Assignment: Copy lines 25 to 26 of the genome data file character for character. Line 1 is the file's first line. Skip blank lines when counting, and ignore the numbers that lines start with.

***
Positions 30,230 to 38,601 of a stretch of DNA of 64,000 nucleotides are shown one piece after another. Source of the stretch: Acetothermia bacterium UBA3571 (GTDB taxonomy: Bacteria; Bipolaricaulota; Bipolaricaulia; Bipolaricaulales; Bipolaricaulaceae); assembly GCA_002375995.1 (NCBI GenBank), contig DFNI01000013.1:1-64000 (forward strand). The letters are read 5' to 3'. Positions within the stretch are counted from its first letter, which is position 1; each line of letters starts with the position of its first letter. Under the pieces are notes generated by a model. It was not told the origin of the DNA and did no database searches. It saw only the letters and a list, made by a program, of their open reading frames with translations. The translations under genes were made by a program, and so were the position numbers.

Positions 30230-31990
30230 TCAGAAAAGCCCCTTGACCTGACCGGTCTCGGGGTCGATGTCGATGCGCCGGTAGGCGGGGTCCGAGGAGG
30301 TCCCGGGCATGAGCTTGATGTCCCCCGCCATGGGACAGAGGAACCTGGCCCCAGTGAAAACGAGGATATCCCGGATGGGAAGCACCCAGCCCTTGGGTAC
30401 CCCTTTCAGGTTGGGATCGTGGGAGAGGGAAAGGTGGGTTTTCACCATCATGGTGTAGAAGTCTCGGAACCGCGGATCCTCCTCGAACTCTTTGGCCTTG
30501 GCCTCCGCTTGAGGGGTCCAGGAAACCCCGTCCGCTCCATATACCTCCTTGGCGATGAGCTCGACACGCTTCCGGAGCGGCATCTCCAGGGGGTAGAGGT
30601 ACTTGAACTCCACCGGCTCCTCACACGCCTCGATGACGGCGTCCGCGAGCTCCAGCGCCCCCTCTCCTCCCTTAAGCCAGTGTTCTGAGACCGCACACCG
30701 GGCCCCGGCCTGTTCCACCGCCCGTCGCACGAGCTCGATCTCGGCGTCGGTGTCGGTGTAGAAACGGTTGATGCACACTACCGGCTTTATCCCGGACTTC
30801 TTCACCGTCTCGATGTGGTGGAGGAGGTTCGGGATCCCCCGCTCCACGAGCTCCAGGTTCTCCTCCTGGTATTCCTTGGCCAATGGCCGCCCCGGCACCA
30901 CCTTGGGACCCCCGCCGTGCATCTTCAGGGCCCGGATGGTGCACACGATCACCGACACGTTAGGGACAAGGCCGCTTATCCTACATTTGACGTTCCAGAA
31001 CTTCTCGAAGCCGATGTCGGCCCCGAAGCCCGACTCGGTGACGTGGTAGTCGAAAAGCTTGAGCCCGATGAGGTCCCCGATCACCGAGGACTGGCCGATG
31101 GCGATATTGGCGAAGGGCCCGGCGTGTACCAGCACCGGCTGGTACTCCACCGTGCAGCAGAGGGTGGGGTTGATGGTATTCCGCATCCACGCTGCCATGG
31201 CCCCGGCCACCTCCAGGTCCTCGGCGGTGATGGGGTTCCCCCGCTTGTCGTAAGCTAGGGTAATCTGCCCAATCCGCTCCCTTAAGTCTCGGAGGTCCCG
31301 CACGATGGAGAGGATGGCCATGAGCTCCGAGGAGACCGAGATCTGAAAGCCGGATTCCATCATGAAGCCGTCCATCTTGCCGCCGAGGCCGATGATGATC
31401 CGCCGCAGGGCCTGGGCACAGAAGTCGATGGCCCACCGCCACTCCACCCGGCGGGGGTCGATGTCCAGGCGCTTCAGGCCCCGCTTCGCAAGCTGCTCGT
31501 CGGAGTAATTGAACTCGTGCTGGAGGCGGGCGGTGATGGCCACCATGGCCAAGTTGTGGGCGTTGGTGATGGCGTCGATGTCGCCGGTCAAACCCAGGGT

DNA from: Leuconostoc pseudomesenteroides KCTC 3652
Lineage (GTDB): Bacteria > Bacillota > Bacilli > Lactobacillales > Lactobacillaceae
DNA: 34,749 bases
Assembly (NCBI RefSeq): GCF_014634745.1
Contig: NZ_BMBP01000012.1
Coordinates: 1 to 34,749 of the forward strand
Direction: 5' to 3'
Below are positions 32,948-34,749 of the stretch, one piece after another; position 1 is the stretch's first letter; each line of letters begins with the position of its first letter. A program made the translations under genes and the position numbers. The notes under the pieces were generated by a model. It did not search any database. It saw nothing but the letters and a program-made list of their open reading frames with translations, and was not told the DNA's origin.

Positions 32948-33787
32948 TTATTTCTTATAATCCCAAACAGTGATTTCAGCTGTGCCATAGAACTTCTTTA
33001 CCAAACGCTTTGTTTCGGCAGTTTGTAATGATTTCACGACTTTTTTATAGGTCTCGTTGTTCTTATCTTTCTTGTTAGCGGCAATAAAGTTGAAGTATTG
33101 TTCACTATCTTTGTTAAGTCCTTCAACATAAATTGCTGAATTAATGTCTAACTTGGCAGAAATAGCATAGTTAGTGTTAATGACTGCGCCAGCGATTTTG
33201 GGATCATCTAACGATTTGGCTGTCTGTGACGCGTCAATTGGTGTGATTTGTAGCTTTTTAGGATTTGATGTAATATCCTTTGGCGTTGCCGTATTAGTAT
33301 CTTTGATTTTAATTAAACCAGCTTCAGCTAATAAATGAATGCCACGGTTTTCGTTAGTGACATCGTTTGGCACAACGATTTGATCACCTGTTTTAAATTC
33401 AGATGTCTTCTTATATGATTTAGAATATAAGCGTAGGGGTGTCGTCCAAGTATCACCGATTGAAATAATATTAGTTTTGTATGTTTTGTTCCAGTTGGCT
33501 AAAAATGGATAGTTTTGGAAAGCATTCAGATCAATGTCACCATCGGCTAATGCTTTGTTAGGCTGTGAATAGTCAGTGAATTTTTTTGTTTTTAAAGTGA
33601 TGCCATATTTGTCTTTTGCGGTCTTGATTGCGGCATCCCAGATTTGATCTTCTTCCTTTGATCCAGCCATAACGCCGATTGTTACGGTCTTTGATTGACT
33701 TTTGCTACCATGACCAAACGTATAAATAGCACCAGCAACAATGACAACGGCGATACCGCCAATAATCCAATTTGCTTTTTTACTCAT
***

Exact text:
Positions 32948-33787
32948 TTATTTCTTATAATCCCAAACAGTGATTTCAGCTGTGCCATAGAACTTCTTTA